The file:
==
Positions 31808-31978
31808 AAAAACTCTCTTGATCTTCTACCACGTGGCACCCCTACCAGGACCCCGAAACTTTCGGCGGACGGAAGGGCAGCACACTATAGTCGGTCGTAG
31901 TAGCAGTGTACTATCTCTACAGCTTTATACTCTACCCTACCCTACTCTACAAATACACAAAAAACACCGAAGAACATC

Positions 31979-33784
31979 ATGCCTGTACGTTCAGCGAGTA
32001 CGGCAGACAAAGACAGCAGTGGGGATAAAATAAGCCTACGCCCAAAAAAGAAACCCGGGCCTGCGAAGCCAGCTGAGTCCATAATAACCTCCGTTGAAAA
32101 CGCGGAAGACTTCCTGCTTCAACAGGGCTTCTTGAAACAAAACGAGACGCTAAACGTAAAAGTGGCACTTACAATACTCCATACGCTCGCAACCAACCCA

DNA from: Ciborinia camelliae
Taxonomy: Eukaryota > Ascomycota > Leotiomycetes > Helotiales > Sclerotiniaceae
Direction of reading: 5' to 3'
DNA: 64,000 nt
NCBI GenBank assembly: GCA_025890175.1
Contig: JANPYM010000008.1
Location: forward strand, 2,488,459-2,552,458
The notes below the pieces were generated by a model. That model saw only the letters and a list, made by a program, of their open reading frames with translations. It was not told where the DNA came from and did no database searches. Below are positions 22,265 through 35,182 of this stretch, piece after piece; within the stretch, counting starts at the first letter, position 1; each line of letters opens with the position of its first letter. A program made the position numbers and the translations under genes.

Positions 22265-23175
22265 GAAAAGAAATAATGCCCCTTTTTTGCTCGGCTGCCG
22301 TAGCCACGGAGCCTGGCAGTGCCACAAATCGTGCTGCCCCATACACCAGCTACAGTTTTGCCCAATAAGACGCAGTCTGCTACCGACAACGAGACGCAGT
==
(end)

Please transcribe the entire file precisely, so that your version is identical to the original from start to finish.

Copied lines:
Positions 31808-31978
31808 AAAAACTCTCTTGATCTTCTACCACGTGGCACCCCTACCAGGACCCCGAAACTTTCGGCGGACGGAAGGGCAGCACACTATAGTCGGTCGTAG
31901 TAGCAGTGTACTATCTCTACAGCTTTATACTCTACCCTACCCTACTCTACAAATACACAAAAAACACCGAAGAACATC

Positions 31979-33784
31979 ATGCCTGTACGTTCAGCGAGTA
32001 CGGCAGACAAAGACAGCAGTGGGGATAAAATAAGCCTACGCCCAAAAAAGAAACCCGGGCCTGCGAAGCCAGCTGAGTCCATAATAACCTCCGTTGAAAA
32101 CGCGGAAGACTTCCTGCTTCAACAGGGCTTCTTGAAACAAAACGAGACGCTAAACGTAAAAGTGGCACTTACAATACTCCATACGCTCGCAACCAACCCA

DNA from: Ciborinia camelliae
Taxonomy: Eukaryota > Ascomycota > Leotiomycetes > Helotiales > Sclerotiniaceae
Direction of reading: 5' to 3'
DNA: 64,000 nt
NCBI GenBank assembly: GCA_025890175.1
Contig: JANPYM010000008.1
Location: forward strand, 2,488,459-2,552,458
The notes below the pieces were generated by a model. That model saw only the letters and a list, made by a program, of their open reading frames with translations. It was not told where the DNA came from and did no database searches. Below are positions 22,265 through 35,182 of this stretch, piece after piece; within the stretch, counting starts at the first letter, position 1; each line of letters opens with the position of its first letter. A program made the position numbers and the translations under genes.

Positions 22265-23175
22265 GAAAAGAAATAATGCCCCTTTTTTGCTCGGCTGCCG
22301 TAGCCACGGAGCCTGGCAGTGCCACAAATCGTGCTGCCCCATACACCAGCTACAGTTTTGCCCAATAAGACGCAGTCTGCTACCGACAACGAGACGCAGT